Stephan said the traffickers use Snapchat and Facebook, for example, to make connections with gullible youth. The teenagers get invited to parties, where the traffickers ply them with booze and drugs as they cozy up to their potential prey.
They make promises to them: “We’ll take care of you. We’ll show you how to make easy money. We’ll be there for you.” The victims get lured in, the traffickers photograph and market them online, and post ads on Backpage.com, for example.
McManus said the traffickers are experts at using social media to market their victims.
“They used technology to stay under the radar for years,” before the authorities figured it out, he added.
“Technology is a wonderful tool to try to track the traffickers and the horrific nature of the crimes; but it’s the same tool used by the traffickers,” McManus said. “You see them on the internet and in the digital world.”
The San Diego County District Attorney’s Office has been aggressively putting out the word about human trafficking through a website, TheUglyTruthSD.org, public service radio ads, bus stop signage, and posters in a number of languages spoken in San Diego.
Stephan said the website crashed the day it debuted due to heavy web traffic, and that the site is now averaging 3,000 hits per day.
Additionally, The Guardian newspaper did a big feature on San Diego’s proactive response to fight sex trafficking.
“The crime victims suffer in silence,” Stephan said, explaining why the website was created. “No victim is calling 911 to report a crime. How do we let them know we care about them?”
The message the website presents is simple and effective:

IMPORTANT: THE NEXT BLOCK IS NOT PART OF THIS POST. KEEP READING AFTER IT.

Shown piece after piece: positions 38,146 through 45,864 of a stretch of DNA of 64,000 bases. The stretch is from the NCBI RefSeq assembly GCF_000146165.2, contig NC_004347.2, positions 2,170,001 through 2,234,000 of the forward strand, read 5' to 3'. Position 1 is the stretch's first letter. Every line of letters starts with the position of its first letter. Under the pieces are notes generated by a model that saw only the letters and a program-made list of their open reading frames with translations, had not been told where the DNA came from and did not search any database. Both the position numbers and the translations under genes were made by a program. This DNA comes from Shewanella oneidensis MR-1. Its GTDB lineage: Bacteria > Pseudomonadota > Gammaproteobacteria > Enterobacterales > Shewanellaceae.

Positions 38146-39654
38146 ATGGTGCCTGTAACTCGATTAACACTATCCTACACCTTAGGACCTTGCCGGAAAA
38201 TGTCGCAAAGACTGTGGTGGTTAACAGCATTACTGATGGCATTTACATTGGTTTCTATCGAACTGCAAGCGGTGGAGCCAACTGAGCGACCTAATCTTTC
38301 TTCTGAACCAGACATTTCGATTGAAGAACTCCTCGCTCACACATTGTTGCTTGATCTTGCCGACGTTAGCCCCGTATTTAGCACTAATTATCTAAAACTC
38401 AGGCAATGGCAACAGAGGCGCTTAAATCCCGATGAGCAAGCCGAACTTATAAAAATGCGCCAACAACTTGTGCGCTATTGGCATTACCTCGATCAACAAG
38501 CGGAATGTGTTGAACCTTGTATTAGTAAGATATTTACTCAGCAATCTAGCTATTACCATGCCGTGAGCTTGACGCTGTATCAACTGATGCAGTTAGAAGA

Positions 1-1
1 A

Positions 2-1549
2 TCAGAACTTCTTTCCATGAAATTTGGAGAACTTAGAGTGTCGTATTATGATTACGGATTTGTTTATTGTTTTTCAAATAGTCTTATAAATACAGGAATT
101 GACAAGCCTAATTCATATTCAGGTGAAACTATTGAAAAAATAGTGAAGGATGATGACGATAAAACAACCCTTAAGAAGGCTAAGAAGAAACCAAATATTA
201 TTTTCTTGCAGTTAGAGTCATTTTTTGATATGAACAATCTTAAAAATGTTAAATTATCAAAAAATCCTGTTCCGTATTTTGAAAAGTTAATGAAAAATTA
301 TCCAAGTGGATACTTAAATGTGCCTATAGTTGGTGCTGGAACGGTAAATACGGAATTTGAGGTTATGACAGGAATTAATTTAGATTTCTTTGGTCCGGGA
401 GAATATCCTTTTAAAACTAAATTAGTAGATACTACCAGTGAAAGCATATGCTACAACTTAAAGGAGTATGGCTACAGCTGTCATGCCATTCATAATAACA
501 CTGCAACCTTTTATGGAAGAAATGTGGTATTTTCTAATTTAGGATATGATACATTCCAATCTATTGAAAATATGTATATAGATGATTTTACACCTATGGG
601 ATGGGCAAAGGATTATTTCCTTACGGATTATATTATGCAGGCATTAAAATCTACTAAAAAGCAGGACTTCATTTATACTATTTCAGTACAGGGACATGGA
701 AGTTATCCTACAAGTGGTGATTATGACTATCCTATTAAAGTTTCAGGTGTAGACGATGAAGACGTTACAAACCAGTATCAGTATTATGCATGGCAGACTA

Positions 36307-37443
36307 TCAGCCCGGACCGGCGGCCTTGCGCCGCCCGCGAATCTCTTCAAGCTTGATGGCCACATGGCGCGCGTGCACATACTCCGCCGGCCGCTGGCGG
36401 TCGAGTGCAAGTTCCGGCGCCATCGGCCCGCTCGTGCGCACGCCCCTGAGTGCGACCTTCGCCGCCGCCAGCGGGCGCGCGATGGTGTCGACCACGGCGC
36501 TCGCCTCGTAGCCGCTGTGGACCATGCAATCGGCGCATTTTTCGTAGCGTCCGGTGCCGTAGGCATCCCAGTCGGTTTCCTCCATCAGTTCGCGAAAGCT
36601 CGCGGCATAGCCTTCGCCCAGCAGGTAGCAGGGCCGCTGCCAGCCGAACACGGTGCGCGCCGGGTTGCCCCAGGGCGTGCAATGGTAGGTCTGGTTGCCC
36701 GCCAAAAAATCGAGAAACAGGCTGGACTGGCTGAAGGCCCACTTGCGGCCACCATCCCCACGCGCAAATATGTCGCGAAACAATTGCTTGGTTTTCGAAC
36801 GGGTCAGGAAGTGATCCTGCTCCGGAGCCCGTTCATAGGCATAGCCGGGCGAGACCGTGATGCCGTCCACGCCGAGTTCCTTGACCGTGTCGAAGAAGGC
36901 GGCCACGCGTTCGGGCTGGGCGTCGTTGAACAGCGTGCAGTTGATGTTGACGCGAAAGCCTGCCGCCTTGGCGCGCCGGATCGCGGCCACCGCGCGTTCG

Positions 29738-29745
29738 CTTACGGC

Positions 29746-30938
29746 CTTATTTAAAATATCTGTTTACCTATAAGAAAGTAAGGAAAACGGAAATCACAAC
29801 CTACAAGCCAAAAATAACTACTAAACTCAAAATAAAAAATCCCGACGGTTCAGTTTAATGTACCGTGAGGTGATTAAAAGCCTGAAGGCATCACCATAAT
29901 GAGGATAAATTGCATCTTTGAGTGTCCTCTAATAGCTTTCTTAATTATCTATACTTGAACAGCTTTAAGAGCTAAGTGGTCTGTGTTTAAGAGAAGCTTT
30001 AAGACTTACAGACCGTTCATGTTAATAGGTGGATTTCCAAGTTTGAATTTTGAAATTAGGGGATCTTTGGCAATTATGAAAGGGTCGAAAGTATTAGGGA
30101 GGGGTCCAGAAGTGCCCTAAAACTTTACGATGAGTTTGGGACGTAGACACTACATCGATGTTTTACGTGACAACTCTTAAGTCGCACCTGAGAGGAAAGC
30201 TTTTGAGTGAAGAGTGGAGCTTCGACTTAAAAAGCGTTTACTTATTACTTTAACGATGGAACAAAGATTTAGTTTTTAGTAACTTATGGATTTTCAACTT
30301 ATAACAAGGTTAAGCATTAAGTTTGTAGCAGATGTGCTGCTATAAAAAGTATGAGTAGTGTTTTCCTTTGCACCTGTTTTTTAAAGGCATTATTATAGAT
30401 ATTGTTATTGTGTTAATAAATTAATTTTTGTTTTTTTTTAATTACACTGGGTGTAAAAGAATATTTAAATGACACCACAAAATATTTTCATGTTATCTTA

She explained how victims are often beaten, sexually abused, raped, and have a greater rate of HIV infection than the general population. Many are runaways or come from foster homes.
“Bring human trafficking into the light,” Stephan said.
“The County of San Diego has done a masterful job educating the public,” Gloria said.
Helping the victims
Another city program reaches out to victims who are arrested and charged with sex crimes.
“First-time offenders are offered an educational program to teach them that this is not a victimless crime,” Ledezma said.
Participants in the program hear from former victims and experts, with the goal of encouraging the offenders to get out of the sex industry.
“Since 2002, we’ve had 1,400 participants and 97 percent of them have left prostitution,” Ledezma said. “Only 38 people became reoffenders.”
But the people who return to their old ways often end up in more dangerous situations.
“It’s a gateway crime to worse offenses,” Ledezma said.
Victims include native San Diegans as well as people who don’t speak English.
“They come from any walk of life,” Ledezma said. “They could be your co-worker, a fellow student, your neighbor or a newcomer to San Diego.”
What we can do
“The missing piece is community involvement,” Ledezma said.
“We must get the community involved to stop the selling of flesh,” Stephan said. “… If you see somebody in prostitution, ask yourself if they are doing this willingly. This is commercial sex slavery.”
Another place where sex crimes take place is inside illicit massage parlors where sexual acts are for sale, Ledezma said. People should report suspicious activity to law enforcement, she added, so authorities can contact landlords and tenants suspected of illegal activities.
But for victims who want to escape their servitude, they need to find a safe and affordable place to live, in order to get out of this dangerous lifestyle, Ledezma said. Those resources are hard to come by in San Diego, where affordable housing is lacking.
Gloria said residents must take up the cause of fighting trafficking.
“This has emerged as a high-priority issue,” he said. “We all have a role to play in this.
“What can be done? You are our eyes on the street. Keep an eye out. Get involved,” Gloria said, citing groups such as the Human Relations Commission, Citizen Patrols, community associations and Crime Watch.
“We must be proactive and get the message out,” he said. “This is still a clear and present danger in our community, particularly to young women.”
—Ken Williams is editor of Uptown News and can be reached at firstname.lastname@example.org or at 619-961-1952. Follow him on Twitter at @KenSanDiego, Instagram at @KenSD or Facebook at KenWilliamsSanDiego.